Here are some pictures showing work on the hatch in the bulkhead.
Taking off shape to make shore the thing fits.
Starting to laminate
Off the mould
It fits and very lucky I can change the gasket with the retainer/drippedge in place saving much work and making it less complicated. Sometimes but not often things goes faster than expected.
While at it here is the solution for next boat.
The drawer effect: This is what we engineers call the nuisance when a drawer gets stuck in a chest of drawers and it does not only happen to drawers; it happens to most sliding things that are wider than deep. It is a pain.
To avoid it I made an analyses and it turns out that the solution is surprisingly simple. Drawers that are wider than deep have little guidance and therefore not always move straight but turn. When they turn the short side of the drawer is not any longer parallel with the guiding sides. The drawer takes more space and gets stuck diagonally. The more you pull the worse the drawer gets stuck.
I said to myself: what geometrical figure does not get wider when itâ€™s turned, obviously the circle, by definition. I use part of a circle as can bee seen on the illustration below.
For my hatch I have a second problem. I like to take it out for service. But the guides go al the way around so I have to do a detachable opening in them. On Yrvind Ten its to late to change but on the next boat the â€śBoat Idealâ€ť it will look like below. Then byrĂĄlĂĄdseffecten will not give me a problem. Also and very convinient by twisting the hatch 90 degrees it will come clear of its retaining tracks so that I can do service on it
One more screanshott
Today I also written sermon and put it in “BOAT IDEAL” One of the other blogs on my website. You find it at the startpage.
To be continued…
I have now started a new blog on my site. Under the heading “Boat Ideal” I will from time to time note my thoughts on a desirable cruising boat. Things I learn from mistakes on the present project and ideas that come to my mind. The present boat is made to set a world record. It will never be a good cruising boat. Let this be warning.
I am grateful to Sharpii 2 for commenting on my “Next Boat”. On my web site I will start a blog for her titeld â€ťBoat-Idealâ€ť. It will replace the blog “Lecture”. When building and sailing I always have the next boat in mind. When doing a mistake on the present one I say to myself “that I will correct on the next one”. And it helps; my boats have over time become better and better , very much better. I am very grateful for comments and for persons helping me pointing out my errors as it is difficult to objectivly observe oneself. However that is not always easy becouse often I do not express myself clear and English is only my second language and I am dyslectic, all which add to the confusion. There is also an other aspect and that is values. Most often my values differ as to comfort, speed, use of engine and more. Here engineering principles do not apply.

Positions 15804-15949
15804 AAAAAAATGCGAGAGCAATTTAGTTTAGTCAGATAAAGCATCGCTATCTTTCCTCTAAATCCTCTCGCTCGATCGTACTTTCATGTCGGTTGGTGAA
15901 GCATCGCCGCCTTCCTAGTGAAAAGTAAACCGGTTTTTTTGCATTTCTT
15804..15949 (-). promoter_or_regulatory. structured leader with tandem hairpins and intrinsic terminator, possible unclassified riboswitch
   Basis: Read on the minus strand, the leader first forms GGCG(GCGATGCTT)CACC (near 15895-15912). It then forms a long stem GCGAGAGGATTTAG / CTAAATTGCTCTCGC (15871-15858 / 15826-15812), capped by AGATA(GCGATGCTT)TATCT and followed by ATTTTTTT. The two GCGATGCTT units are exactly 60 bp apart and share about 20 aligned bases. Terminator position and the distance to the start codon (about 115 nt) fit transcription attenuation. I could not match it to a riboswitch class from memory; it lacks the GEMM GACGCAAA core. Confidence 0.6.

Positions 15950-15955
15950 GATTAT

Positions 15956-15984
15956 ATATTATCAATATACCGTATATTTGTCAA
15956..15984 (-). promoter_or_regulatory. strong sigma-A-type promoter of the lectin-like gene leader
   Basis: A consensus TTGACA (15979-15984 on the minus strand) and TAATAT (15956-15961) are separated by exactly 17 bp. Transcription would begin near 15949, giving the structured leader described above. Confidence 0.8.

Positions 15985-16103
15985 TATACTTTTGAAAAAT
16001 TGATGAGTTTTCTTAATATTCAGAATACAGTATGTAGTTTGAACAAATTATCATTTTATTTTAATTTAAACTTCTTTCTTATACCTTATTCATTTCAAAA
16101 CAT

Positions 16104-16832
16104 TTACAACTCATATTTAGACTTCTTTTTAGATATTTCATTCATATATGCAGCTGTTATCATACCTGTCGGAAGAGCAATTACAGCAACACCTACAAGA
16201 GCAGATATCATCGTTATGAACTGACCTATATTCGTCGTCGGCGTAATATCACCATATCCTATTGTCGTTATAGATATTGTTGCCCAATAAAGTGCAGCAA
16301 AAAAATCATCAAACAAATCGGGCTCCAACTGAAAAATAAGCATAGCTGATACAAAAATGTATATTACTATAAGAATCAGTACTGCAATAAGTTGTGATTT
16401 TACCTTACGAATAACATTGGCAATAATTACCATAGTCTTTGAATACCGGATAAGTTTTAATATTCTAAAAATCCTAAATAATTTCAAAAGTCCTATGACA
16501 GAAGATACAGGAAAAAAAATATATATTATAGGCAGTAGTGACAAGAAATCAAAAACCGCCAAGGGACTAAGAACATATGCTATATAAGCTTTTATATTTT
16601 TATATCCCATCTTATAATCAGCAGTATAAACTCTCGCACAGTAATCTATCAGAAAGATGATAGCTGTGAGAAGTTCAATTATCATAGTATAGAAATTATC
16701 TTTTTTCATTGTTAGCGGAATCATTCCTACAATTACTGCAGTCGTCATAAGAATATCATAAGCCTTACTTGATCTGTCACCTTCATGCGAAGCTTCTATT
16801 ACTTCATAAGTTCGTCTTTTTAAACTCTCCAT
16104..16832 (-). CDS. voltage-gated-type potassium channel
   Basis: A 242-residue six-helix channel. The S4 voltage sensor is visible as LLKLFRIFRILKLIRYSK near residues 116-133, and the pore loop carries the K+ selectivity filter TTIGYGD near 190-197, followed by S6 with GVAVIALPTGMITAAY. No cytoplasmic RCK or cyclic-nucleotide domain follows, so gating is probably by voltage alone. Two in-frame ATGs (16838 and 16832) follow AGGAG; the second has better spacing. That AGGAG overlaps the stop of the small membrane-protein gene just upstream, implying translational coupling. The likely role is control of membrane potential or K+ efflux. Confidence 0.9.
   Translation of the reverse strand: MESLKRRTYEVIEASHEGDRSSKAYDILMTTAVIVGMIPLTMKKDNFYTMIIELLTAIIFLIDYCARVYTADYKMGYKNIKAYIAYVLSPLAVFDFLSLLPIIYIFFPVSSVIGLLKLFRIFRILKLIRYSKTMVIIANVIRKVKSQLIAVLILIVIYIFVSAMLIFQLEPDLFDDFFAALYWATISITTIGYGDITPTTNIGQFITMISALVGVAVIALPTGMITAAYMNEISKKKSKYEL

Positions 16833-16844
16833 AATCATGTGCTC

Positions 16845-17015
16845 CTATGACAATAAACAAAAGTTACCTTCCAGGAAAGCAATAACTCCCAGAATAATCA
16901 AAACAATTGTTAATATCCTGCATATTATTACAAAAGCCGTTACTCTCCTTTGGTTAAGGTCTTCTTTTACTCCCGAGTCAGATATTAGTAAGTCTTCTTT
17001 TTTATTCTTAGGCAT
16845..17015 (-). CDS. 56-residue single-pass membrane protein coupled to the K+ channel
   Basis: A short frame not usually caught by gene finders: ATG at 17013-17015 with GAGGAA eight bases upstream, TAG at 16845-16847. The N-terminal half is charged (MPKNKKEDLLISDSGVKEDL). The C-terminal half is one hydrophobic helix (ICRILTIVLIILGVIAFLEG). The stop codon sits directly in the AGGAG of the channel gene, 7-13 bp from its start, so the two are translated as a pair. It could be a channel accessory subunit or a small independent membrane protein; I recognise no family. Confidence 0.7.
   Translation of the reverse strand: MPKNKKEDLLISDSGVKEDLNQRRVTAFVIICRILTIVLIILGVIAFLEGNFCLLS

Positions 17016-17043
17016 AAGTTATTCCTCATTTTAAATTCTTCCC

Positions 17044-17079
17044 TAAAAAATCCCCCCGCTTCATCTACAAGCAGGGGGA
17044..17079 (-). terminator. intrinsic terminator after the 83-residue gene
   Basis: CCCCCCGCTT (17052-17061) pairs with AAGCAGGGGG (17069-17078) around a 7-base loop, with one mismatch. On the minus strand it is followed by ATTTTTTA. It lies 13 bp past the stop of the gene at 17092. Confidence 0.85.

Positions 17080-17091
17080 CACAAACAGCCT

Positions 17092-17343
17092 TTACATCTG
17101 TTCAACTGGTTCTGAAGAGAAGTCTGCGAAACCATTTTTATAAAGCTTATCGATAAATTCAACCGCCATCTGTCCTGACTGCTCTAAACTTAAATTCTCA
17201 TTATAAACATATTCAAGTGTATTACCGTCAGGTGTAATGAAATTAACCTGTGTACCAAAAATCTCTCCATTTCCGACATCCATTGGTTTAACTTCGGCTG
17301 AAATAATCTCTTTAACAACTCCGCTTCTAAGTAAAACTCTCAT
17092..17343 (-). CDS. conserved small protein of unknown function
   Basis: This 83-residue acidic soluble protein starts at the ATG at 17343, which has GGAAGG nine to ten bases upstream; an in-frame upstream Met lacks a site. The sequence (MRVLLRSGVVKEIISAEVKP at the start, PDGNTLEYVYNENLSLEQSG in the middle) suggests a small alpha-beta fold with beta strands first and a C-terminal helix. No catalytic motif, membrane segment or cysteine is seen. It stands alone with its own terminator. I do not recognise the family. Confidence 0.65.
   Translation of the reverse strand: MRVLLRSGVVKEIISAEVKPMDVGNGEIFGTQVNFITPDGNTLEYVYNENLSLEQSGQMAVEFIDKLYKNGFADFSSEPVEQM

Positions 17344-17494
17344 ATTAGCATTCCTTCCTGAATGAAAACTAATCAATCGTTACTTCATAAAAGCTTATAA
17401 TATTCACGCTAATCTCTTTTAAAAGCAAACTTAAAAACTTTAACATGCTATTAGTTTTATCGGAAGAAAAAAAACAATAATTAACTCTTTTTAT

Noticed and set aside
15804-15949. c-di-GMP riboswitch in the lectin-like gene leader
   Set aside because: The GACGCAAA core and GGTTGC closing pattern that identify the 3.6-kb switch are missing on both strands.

I will here try to do a bit of clarifying concerning sail area and speed. 1974 I sailed 20 feet 1.3 ton displacement Bris from Jamestown St Helena in the South Atlantic Ocean to Fort de France Martinique in the North Atlantic Ocean, necessarily crossing the Doldrums. Bris had no engine; not even an outboard. I could have put up more sail but chose to use only 4 square meters. I enjoyed the passage. The 3800-mile passage took me 45 days from anchor up to anchor down. That is an average speed of 85 miles a day or 3.5 knots. I found the voyage pleasant. The sail area/displacement was 3.4 if I have done the numbers right.
2011 I sailed the 15 feet 0.9 ton Yrvind.com 2900 miles from Madeira to Martinique. It took 45 days 64 miles a day 2.7 knots. The wind was more variable often so light that a candle could stand on deck without flickering, still the boat made 0.5 knots and steered herself downwind. I used very little sail. Most persons would be unhappy to sail at 2.7 knots. Me I was happy to spend six weeks at sea instead of three weeks. Me, when eating, I do not try to get the food down as quickly as posseble, me when making love, I do not try to get an ejakulation as quick as posseble, then why should I try to cross an ocean as quickly as possible? I am not racing. I am cruising. I enjoy being out there on the big, blue, wet, deep, endless ocean.